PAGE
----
If you’ve ever seen Disney’s Coco, you may have a picture painted in your mind of beautiful vibrant lights, the streets of Mexico, graveyards, and the dead coming back to life. While Disney encapsulated the ambiance and feeling of what it is to celebrate Día de Muertos and be reunited with loved ones, a celebration like this is happening in our backyards.
Today, the tradition of Día de Muertos is observed in many communities. This post shares some facts that we, at TLR search, learned about Día de Muertos and explores its significance as a celebration of cultural diversity. If you have anything to share on the celebration, we would love to hear about it!
What is Día de Muertos?
Historically, Latinos have had a strong connection with their ancestors through rituals and traditions. In pre-Columbian Mesoamerican civilizations like the Aztecs and Mayans, death was considered an important part of life. After a person died, they would be buried with goods to help them in the afterlife. The souls of those who had passed on came back to visit their relatives during special dates in October and November. These celebrations honored families’ ancestors by placing flowers on their gravesites and making statues called “calaveras” out of sugar. This celebration continues today as what we know of as “Day of the Dead”.
Today, Día de Muertos takes place on November 1st through November 2nd. On the first day it is said that the souls of the dead return home to reunite with their families, and on November 2nd, they go back to the spiritual world. Día de Muertos is an important time in Mexican culture where people reflect on their ancestors who have passed away and celebrate their lives with flowers, altars, and food. The celebrations usually consist of spending time with loved ones and having a special meal to honor their ancestors.
Celebrating Life and Death Together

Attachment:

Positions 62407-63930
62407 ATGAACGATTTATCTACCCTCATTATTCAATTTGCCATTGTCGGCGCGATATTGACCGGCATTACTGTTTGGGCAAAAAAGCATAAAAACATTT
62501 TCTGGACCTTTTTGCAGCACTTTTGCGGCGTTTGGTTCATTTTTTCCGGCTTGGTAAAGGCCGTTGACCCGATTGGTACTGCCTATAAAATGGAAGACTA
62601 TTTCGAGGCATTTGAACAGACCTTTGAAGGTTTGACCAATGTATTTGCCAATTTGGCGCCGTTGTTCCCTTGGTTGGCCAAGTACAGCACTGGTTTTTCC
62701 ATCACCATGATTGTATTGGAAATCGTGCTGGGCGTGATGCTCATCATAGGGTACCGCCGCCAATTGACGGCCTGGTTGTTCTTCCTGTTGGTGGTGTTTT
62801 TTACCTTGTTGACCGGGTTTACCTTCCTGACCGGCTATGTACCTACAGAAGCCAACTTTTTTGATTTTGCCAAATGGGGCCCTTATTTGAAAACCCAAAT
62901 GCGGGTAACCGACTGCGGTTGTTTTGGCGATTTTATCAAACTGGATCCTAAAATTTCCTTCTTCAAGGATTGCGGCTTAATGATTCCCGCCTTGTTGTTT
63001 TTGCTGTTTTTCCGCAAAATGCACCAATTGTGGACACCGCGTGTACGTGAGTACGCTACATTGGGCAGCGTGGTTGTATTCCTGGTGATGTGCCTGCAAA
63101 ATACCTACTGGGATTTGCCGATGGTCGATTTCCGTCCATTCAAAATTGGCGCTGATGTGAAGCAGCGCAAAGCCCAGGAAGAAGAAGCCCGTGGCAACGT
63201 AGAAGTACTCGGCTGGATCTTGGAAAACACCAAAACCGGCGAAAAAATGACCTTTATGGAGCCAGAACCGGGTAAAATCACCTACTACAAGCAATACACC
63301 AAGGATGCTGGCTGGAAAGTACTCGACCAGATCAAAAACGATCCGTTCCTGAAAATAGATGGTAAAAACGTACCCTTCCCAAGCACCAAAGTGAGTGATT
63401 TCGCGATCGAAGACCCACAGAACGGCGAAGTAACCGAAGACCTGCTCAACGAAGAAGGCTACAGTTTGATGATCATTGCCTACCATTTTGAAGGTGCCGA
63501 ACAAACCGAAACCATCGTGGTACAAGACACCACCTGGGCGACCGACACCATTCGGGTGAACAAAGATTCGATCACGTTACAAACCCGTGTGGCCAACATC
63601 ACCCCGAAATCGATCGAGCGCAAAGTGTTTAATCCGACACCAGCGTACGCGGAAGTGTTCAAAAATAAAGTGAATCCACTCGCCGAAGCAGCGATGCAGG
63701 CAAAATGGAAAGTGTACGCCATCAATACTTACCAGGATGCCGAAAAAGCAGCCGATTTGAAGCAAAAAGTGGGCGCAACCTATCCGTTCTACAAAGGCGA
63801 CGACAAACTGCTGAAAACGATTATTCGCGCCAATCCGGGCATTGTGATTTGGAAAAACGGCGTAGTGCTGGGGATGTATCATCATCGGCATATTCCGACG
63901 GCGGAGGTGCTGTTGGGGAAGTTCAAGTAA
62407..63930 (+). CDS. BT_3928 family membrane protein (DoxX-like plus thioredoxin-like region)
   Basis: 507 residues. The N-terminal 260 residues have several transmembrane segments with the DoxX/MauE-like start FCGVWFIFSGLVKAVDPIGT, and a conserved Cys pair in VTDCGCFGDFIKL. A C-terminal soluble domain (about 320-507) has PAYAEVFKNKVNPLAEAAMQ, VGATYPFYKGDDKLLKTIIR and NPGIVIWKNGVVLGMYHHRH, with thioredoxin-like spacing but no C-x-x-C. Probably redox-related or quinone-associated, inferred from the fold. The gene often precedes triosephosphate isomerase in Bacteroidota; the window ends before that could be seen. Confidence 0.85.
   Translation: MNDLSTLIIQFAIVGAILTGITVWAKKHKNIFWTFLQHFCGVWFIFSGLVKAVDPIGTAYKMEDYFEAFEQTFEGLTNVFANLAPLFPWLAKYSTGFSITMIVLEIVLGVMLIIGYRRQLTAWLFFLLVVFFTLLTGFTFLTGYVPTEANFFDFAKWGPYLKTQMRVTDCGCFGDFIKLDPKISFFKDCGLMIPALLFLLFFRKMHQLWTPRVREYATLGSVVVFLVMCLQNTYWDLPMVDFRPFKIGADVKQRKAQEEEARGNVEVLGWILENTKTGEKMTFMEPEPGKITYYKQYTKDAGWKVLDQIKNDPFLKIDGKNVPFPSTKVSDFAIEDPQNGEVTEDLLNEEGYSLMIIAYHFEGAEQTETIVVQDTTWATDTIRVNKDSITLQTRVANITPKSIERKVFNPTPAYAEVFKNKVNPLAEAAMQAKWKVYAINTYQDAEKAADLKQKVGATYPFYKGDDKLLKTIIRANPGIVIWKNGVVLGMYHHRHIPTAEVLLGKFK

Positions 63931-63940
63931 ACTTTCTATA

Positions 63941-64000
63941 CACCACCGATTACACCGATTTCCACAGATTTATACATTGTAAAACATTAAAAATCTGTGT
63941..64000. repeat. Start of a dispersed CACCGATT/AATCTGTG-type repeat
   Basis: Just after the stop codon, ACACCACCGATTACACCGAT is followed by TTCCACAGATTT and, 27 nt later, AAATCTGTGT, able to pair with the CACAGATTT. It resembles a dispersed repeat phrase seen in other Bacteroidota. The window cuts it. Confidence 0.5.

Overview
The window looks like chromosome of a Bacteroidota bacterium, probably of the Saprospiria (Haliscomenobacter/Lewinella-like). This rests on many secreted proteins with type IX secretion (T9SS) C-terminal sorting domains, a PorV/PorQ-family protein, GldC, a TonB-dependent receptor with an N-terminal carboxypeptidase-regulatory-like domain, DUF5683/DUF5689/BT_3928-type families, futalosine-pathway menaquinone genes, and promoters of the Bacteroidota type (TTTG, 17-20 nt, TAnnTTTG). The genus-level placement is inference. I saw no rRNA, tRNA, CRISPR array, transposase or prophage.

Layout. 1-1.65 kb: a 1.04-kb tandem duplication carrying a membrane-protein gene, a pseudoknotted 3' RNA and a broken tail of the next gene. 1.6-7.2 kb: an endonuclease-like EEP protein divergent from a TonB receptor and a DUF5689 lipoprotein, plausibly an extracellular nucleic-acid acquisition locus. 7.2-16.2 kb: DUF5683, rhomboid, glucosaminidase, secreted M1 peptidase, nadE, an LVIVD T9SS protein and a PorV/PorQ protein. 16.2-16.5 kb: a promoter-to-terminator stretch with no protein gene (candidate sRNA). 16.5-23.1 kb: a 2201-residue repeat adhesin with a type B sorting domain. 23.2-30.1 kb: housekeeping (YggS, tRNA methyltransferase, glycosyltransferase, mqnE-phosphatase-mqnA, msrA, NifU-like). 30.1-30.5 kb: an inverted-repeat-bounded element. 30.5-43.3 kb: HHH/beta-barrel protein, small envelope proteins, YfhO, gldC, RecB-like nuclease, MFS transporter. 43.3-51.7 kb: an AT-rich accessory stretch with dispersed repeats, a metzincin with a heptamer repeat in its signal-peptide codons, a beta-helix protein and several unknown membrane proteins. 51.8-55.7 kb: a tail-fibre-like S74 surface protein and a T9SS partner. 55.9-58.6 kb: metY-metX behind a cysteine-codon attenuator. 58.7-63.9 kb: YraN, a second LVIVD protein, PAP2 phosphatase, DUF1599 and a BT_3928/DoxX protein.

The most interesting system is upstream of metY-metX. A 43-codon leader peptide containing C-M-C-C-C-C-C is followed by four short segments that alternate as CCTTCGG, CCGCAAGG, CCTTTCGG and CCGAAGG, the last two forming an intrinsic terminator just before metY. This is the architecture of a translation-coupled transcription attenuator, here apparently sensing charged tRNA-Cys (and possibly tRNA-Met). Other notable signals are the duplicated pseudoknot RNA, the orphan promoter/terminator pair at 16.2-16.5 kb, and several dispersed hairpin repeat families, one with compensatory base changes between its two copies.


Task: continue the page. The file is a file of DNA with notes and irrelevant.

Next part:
The importance of this celebration is that it brings together the living and dead. The celebration is a way to acknowledge the past while looking to the future. Death is not feared but embraced as a part of life and is even celebrated as part of family relations. The celebration of Día de Muertos allows families to come together with the dead as well as with each other, bringing remembrance and bringing back the tradition that has been lost in the generations before us.
Food: A Key Part of the Celebration
The celebrations are mainly celebrated at home, and the most important part of the celebration is the food. Traditionally, the food eaten for Día de Muertos is called “calaveras”, which are sugar skulls, made with a Mexican spice calavera and sugar syrup. Some other favorite foods are tres leches, other sweet foods, tamales, and ofrendas, which are small, decorated shrines used to represent the souls of the dead.
Cultural Lessons from Día de Muertos
Like many of your own celebrations and traditions, Día de Muertos shares many cultural lessons and similarities to our own.
Community And Family Traditions: As with many cultural celebrations, Día de Muertos is an event that brings people together as a community. The November festivities are a great way to celebrate with family members and loved ones who may not share your cultural identity.
The Importance of Rituals: Día de Muertos celebrations include many rituals that have been practiced for centuries. These include the creation of ofrendas (tribute offerings), the building of altars, and the sharing of special foods.
Celebration Of the Past: Celebrating Día de Muertos is a great way to celebrate the past by engaging in age-old customs. It is a celebration of cultural identity and a way to bridge the gap between past and present.
Día de Muertos is an important celebration that brings families together and allows them to engage with traditions from the past. It’s a great way to celebrate cultural identity and learn about a culture different from our own.